Another pet peeve, one that I touched upon last time, is the overemphasis on physicality. Yes, I truly believe you must be physically attracted to someone in order to have a romantic relationship with them, but to reject a guy because he's 5’8” instead of 6’2” is ridiculous. Are your priorities really that out of order? A guy could be everything you ever wanted sans the blonde hair and you shut him down? Stupid.

All of this is troubling, but the biggest problem in my opinion is the fact that there are so many things that people are concerned about that are just objectively not important. This is something I encounter a lot in the metal community, for example. There are people who won’t talk to you if you listen to metalcore or think Megadeth is better than Metallica. These things simply should just not interfere with your overall relationship with a person. In that same vein, not going out with someone because he’s an Islander fan, doesn’t like waffles, or wears a black velvet kippa instead of a knitted one just doesn’t make sense to me. Those examples sound ridiculous, right? The sad thing is that they’re all COMPLETELY TRUE STORIES! There is a person I know that goes with each of those bad date stories, and the waffles one was actually a girl getting rejected, believe it or not. Things that people base dating decisions on are abnormal. You’re never going to marry a perfect person, so it's better that his flaws include sports team allegiance and headwear choice instead of alcoholism and domestic abuse.

People are always saying stuff about the shidduch crisis, but let’s be honest, we’re doing it to ourselves. There’s a man I know who is too old for the dating game but is still single because he had his standards set so high and his priorities so out of order for so long that he missed all the opportunities. He’s turned that around now, but the selection is obviously not as vast as it could have been 20 years ago when he should have been meeting people. Any issue can be worked around if you are committed enough to the other person and to the relationship, and you can learn to love someone even though they’re not the sculpted Adonis you really wanted. People who go into the experience expecting perfect are deluded and will be sorely disappointed. Then again, I guess that’s exactly what the problem is; people expect their potential partners to be hand-tailored to their specifications, and they don’t budge on anything. That’s a surefire way to stay single. The shidduch crisis is because we can’t get our priorities in order. If you can’t find the man for you, maybe it’s time to lower the unattainable bar you set and take a chance on someone. The things people put so much stock in are just not important; it’s the quality of a person that counts, not her choice of breakfast munchables.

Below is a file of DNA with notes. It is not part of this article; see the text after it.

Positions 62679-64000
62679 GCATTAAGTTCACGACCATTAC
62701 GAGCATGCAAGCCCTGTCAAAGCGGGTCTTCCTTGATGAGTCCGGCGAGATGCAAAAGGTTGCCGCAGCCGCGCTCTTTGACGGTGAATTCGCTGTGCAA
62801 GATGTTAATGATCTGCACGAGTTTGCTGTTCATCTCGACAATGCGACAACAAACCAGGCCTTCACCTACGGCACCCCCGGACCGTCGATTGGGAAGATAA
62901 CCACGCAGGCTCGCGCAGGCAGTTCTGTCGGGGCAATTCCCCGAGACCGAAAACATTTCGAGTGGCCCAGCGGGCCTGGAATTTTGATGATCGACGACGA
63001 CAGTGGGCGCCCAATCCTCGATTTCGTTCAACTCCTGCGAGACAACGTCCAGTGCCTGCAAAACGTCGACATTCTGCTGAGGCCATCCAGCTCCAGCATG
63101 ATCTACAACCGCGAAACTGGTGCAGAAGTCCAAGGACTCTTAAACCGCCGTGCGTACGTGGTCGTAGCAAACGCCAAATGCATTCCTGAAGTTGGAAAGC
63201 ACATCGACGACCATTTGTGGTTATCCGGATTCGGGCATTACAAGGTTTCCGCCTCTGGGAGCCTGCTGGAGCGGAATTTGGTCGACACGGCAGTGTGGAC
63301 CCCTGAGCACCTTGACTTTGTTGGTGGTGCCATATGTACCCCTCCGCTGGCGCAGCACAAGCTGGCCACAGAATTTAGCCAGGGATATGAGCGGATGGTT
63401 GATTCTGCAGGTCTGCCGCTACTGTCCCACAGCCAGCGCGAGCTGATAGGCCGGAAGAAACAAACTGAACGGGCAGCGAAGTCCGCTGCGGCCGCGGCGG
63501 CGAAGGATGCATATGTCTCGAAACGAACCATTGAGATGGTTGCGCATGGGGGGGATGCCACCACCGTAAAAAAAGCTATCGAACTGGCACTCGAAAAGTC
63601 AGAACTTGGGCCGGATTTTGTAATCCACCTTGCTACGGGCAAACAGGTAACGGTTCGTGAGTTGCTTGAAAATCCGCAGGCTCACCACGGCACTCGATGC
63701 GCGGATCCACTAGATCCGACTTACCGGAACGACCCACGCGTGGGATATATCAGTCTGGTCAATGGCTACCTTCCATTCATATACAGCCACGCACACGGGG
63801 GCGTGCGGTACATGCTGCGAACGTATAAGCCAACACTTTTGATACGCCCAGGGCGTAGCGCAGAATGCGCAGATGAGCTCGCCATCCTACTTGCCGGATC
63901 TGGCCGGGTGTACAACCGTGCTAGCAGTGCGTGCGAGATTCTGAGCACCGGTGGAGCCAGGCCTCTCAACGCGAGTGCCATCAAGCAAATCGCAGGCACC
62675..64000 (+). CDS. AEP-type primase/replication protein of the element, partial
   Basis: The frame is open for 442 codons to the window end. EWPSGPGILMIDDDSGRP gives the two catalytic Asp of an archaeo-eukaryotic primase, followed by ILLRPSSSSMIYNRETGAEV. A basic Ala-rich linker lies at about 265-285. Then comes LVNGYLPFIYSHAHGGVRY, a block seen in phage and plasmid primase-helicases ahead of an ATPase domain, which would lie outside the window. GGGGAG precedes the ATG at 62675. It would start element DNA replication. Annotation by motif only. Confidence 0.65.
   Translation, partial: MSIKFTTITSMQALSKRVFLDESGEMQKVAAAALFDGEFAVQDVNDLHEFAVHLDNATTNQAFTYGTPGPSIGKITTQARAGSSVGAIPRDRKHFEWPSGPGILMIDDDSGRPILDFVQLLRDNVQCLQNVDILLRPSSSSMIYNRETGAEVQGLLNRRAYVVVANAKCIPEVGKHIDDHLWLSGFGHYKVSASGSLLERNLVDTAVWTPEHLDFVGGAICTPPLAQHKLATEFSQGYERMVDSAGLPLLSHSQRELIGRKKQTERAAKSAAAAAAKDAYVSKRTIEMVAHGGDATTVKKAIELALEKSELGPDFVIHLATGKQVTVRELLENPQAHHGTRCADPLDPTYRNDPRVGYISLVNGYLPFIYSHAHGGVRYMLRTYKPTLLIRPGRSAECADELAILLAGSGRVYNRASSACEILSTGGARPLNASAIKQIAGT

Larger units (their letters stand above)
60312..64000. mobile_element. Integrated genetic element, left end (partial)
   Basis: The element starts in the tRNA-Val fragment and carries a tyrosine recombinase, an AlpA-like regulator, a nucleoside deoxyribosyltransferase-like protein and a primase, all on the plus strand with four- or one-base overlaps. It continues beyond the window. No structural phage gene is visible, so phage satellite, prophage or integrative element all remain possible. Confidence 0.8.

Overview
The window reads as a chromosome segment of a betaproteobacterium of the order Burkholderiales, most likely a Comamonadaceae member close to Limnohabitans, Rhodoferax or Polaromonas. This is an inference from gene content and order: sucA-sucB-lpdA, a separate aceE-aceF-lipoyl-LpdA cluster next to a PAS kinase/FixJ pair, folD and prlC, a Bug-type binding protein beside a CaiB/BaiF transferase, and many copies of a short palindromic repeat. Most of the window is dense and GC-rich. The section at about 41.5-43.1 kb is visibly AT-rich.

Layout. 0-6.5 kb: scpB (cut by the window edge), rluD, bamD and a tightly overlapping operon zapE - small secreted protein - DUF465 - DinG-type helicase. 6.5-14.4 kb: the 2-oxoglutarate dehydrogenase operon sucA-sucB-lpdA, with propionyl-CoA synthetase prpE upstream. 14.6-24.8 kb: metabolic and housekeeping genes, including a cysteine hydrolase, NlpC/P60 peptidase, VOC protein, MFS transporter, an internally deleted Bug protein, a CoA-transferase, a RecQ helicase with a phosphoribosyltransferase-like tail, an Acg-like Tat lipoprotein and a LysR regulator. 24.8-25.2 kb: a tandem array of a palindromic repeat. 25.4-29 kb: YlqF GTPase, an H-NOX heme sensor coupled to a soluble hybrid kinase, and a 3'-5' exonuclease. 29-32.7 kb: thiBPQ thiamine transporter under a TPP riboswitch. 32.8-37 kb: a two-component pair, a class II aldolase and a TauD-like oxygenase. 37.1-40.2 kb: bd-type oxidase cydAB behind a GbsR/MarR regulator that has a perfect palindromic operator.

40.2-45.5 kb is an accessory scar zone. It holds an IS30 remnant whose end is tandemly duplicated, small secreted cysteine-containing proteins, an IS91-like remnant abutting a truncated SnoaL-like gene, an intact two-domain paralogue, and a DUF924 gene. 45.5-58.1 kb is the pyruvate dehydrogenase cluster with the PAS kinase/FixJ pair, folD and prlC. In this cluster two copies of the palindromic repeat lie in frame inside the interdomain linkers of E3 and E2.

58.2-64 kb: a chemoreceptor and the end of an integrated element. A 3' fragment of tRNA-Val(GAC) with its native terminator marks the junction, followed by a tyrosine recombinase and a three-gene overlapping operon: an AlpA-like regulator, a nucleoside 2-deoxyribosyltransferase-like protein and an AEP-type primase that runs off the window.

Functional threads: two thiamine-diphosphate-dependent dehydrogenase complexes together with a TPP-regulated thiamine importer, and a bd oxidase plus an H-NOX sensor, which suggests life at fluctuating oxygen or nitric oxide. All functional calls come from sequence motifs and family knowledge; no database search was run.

On a happier note, as I write this sentence, Arbitribe has a total of 9,998 total pageviews, so if you’re reading this, YOU might be number 10,000! Congratulations to us! We’re throwing a party, and you’re invited. Until next time, I'm outta here. Midterms await!

Song of the Day: This is the Life – Dream Theater


  1. Deal breaker= new york sports fans.... :D

    Dude, you didn't give me a new link to spam. I am disappoint.

  2. Anonymous, would you mind elaborating on that puke? :p

  3. Every point you made is perfectly relevant. The "system" sickens me.

  4. Aha, I understand now. That's kind of what I was going for there lol

  5. I think I'm going to run away. :D

  6. This comment has been removed by the author.

  7. As I have mentioned beforehand, I don't care about height, maybe because I am tall myself. And guys say no to me because I am the same height or slightly taller than them.

    Are you haranguing men here as well as women?

  8. A little bit. I did mention in the preface that I can only speak from the guy's perspective because I'm a guy and that's generally been my experience (and before you get any misconceptions, no, I never have and never will be a part of the Shidduch system). So I have a lot of bad rejection stories from my guy-friends that got shut down for absurd reasons. However, as you may have noticed, I did "harangue" on men, as you put it, one or twice. Case in point: the waffles story.
    Thanks for that word by the way, harangue is awesome, and I forgot about it. You get full credit if it makes it into my next post :)

  9. Seeing as you yourself don't have any actual experience in the shidduch system, it is a bit presumptuous of you to comment on it. I don't disagree with anything you said (although I admit I did only read this once and not with that much focus on specifics), but I would leave this sort of topic to someone who knows what they're talking about.